225,000 power connections completed countrywide

The Project Coordinator of the Electricity Access Rollout Program (EARP), Edward Kasumba, has said that over 225,000 power connections were carried out across the country. EARP is a three-year project working under the Electricity, Water and Sanitary Authority (EWSA) that is expected to wind up in 2012. “In 2009 when EARP began its activities, only 110,000 power connections were in place countrywide. But by end of July this year, the number had increased to 225,000 and I am optimistic that we shall even surpass our target of having at least 350,000 connections before the end of 2012,” said Kasumba.

The Project Coordinator of the Electricity Access Rollout Program (EARP), Edward Kasumba, has said that over 225,000 power connections were carried out across the country.

EARP is a three-year project working under the Electricity, Water and Sanitary Authority (EWSA) that is expected to wind up in 2012.

“In 2009 when EARP began its activities, only 110,000 power connections were in place countrywide. But by end of July this year, the number had increased to 225,000 and I am optimistic that we shall even surpass our target of having at least 350,000 connections before the end of 2012,” said Kasumba.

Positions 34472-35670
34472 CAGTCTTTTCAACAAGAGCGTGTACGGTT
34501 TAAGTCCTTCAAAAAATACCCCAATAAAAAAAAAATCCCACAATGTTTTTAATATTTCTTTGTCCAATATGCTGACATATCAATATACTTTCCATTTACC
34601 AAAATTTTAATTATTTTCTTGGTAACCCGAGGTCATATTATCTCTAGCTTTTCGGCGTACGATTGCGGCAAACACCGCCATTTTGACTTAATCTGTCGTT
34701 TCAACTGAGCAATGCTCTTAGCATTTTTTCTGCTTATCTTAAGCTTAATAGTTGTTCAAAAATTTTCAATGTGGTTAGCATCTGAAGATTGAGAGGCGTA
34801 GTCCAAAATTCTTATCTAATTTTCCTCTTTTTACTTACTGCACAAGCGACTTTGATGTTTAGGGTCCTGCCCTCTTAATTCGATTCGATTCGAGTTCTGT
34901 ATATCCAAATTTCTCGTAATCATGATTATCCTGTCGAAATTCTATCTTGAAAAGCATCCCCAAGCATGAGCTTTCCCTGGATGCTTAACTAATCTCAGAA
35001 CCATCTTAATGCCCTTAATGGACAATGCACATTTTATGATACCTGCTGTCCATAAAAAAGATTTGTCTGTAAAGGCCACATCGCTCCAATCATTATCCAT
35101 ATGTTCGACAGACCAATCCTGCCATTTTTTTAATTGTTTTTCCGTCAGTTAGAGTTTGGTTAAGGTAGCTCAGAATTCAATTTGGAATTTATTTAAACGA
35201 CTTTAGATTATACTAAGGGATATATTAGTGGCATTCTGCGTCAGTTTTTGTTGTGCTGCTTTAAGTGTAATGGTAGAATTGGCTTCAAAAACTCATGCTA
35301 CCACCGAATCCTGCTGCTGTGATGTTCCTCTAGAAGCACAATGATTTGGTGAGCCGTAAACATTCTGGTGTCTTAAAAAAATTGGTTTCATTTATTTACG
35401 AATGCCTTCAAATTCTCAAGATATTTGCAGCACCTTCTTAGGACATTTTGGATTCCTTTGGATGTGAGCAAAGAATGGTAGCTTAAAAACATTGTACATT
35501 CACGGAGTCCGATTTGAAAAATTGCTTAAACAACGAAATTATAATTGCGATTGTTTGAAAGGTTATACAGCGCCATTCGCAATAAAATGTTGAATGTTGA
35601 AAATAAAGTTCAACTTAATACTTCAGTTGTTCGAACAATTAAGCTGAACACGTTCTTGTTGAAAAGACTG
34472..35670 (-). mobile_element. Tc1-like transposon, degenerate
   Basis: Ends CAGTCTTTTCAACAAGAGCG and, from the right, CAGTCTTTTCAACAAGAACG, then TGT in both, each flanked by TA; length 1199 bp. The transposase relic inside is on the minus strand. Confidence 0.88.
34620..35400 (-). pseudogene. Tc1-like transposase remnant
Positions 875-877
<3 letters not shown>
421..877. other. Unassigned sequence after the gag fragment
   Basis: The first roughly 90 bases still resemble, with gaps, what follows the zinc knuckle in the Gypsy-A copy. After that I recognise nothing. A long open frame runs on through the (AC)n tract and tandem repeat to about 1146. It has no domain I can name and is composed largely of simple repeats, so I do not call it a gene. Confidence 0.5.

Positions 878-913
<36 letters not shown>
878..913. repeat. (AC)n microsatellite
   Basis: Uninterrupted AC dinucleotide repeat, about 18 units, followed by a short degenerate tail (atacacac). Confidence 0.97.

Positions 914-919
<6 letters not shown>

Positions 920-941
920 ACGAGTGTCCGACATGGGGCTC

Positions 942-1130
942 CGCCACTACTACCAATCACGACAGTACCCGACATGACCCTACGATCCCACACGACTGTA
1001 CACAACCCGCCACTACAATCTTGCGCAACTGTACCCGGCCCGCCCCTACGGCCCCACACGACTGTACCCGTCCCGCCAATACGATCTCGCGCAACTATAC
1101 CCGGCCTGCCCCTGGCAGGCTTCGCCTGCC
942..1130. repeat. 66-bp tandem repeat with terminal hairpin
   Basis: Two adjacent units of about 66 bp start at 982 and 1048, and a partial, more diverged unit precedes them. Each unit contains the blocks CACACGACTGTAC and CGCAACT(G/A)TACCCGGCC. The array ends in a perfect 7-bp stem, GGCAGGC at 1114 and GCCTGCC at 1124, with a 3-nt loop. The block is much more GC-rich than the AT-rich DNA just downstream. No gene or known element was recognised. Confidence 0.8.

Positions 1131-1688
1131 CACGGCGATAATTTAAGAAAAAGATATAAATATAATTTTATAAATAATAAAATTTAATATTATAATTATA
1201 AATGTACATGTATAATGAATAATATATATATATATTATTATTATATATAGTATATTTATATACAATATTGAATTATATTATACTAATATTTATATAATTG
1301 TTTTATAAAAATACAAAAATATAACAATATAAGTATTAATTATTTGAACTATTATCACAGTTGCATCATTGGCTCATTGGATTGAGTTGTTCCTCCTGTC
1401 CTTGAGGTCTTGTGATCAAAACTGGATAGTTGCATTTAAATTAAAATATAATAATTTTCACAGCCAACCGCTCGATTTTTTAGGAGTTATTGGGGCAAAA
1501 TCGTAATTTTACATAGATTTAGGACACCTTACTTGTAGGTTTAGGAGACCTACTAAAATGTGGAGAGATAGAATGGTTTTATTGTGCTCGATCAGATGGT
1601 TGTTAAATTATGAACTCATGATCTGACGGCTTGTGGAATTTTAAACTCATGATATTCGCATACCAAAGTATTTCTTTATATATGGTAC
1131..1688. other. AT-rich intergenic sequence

He noted that EARP was put in place to help accelerate the targets outlined in the Economic Development and Poverty Reduction Strategy (EDPRS).

The official noted that among the lines installed under EARP is the one from Kigali to Kamonyi and Muhanga districts, which he said, connected many trading centres and households along the Kigali-Huye highway.

He added that they distributed electricity cables, poles and transformers in various parts of Kigali City, which previously experienced load shedding.

Kasumba also noted that they installed power connections in various parts of Bugesera District, including Ruhuha, Rilima, Kayenzi, Mayange and Ramiro, which had no electricity before.

He said that their activities are usually hampered by the nature of settlements, especially in rural areas, underlining that scattered households make their activities difficult and costly.

Kasumba urged the Ministry of Local Government to expedite the community settlement policy to ease their work.

He revealed that the average cost of power connection per household is US$1000 for those residing within community settlements popularly known as Umudugudu, while the cost is usually higher for areas not within such areas.

According to Kasumba, households meet only 10 percent of the cost while the rest is covered by the government.

Ends

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